How do you judge a person, an action, an event, or a mistake? Depends, right? OK. How do you judge a burglary, a murder, a betrayal, a hoax, or a lie? Of course, as an immoral act, or something very wrong and how would you judge some acts of kindness, philanthropy, monetary help, donations, etc. Naturally to be something very moral, or very RIGHT.
Alright, so how did we come to these conclusions of right and wrong so easily, without even asking for any details. Why do we feel that we know something is right or something is just plain wrong? And, more interestingly, humans do not have the same conceptions of right and wrong the world over.
Deontology is an ethical theory that uses rules to distinguish right from wrong. Deontological Ethics is an approach to Ethics that focuses on the rightness or wrongness of actions themselves, as opposed to the rightness or wrongness of the consequences of those actions or to the character and habits of the actor. Deontology holds that some actions are either right or wrong because of what they are. Philosopher Immanuel Kant believed that ethical actions follow universal moral laws, such as “Don’t lie. Don’t steal. Don’t cheat.”
Deontology is easy to understand and simple to apply. It just requires that people follow the rules and play their part in doing what is right. Deontologists hold to moral rules that are binding, for instance, it is wrong to murder people, to take advantage of the weaker, and to lie. Essentially, one ought to prevent themselves from doing bad things and strive to do what is right. This approach tends to fit well with our natural intuition about what is or isn’t ethical.
Whether a situation is good or bad depends on whether the action that brought it about was right or wrong. What makes a choice “right” is its conformity with a moral norm: Right takes priority over Good. For example, if someone proposed to kill everyone currently living on land that could not support agriculture in order to bring about a world without starvation, a Deontologist would argue that this world without starvation was a bad state of affairs because of the way in which it was brought about.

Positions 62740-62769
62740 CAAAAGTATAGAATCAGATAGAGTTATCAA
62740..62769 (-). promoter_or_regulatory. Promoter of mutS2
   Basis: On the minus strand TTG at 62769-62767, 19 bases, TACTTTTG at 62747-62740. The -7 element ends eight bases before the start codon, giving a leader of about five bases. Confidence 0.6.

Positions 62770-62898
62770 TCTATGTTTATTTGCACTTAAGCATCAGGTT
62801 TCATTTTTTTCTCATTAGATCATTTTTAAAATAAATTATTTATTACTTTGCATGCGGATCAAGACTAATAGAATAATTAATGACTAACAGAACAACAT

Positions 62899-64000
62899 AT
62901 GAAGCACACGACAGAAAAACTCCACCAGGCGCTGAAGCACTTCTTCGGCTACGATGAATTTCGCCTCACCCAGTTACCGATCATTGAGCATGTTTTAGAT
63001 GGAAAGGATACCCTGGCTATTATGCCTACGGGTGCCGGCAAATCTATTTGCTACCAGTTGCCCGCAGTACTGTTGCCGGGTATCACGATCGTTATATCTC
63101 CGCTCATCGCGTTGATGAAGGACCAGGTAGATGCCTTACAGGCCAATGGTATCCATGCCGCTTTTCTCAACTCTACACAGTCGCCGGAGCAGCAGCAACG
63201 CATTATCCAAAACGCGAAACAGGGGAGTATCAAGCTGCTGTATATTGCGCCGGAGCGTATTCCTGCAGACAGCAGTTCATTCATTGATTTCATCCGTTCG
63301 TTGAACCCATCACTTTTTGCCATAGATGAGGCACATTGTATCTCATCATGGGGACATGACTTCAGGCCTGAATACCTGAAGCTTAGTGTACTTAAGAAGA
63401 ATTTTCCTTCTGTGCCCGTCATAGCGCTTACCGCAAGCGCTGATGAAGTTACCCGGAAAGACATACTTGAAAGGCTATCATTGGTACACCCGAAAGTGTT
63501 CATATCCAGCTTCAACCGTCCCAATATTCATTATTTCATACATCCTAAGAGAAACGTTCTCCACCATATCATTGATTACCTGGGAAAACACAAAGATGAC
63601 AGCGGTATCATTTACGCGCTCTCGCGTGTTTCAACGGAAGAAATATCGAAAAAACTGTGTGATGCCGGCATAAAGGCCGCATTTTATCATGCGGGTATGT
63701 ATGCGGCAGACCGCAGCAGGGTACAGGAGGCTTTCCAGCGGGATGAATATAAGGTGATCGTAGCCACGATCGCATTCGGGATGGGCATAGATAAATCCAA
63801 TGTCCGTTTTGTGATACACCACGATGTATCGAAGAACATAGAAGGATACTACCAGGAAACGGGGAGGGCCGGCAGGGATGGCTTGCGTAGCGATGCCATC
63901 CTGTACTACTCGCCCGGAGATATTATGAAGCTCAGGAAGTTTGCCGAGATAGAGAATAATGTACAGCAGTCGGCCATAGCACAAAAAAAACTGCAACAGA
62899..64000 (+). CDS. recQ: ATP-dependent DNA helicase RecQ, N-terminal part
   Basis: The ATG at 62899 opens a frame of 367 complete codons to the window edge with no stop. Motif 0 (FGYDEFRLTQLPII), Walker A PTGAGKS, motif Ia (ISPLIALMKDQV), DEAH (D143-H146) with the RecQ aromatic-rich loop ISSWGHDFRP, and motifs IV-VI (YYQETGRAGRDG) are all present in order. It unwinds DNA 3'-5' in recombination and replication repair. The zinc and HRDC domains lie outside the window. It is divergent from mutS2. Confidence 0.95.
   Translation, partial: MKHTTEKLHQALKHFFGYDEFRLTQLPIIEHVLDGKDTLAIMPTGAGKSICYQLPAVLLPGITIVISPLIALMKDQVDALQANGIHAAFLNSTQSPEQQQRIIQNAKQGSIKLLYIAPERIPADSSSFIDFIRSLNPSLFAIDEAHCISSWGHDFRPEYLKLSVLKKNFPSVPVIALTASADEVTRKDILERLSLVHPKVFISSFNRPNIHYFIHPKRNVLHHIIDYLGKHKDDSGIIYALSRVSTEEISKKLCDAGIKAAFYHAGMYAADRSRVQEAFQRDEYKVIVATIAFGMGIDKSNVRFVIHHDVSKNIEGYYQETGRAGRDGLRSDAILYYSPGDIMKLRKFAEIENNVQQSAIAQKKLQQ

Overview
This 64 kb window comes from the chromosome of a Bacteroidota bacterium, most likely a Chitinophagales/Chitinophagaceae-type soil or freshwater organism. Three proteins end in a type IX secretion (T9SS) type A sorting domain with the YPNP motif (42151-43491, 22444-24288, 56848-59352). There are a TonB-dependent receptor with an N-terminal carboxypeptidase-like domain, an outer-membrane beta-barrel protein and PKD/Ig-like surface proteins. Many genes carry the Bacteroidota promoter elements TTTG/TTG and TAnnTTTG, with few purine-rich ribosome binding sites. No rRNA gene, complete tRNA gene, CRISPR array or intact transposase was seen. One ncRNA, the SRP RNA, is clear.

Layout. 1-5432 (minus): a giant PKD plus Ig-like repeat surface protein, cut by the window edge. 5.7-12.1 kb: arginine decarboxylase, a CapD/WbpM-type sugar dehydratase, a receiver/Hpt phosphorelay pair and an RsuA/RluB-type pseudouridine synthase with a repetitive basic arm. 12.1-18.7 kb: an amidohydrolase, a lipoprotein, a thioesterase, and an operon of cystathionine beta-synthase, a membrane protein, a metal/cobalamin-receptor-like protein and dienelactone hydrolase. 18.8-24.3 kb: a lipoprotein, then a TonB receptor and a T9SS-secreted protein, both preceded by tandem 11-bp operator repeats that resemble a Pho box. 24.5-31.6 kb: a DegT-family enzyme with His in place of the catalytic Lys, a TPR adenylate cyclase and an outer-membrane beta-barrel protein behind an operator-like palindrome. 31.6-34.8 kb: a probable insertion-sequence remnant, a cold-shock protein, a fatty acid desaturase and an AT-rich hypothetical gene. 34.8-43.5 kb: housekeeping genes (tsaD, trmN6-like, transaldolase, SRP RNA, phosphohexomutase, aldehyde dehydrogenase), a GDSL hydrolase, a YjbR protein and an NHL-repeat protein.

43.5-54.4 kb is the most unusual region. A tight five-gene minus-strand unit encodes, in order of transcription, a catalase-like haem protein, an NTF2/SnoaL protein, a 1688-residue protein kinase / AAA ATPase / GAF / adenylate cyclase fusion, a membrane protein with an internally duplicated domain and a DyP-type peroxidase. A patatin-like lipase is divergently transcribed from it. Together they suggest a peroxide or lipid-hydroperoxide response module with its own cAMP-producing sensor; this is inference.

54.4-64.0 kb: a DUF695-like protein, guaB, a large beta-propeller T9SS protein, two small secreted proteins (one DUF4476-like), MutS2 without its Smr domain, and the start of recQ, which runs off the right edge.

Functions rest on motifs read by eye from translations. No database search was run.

A major proponent of this ethical theory was the philosopher Immanuel Kant who theorized that to act morally one was to do so from duty. Kant argued that consequences were not the deciding factor in moral decisions, rather it was an individual’s motives that carried the most weight. For Kant, one was to begin acting from duty with the highest good in mind. This action must be good in and of itself without qualification. Kant also argued that since humans are rational beings we can acknowledge that moral laws exist and that we ought to obey them. Such laws would be broad, apply to all humans, and even to other rational beings: “The supreme principle of morality would have an extremely wide scope: one that extended not only to all rational human beings but to any other rational beings who might exist – for example, God, angels, and intelligent extraterrestrials”.
Deontology does not always, in fact, almost never, equates the ‘right’ with the ‘good’. Because an act served the purpose successfully does not make it ethically right. Hence, lying is considered wrong, even if it is to benefit or bring about better consequences. Here are some simple day-to-day instances of how certain moral rules, or principles, affect judgment.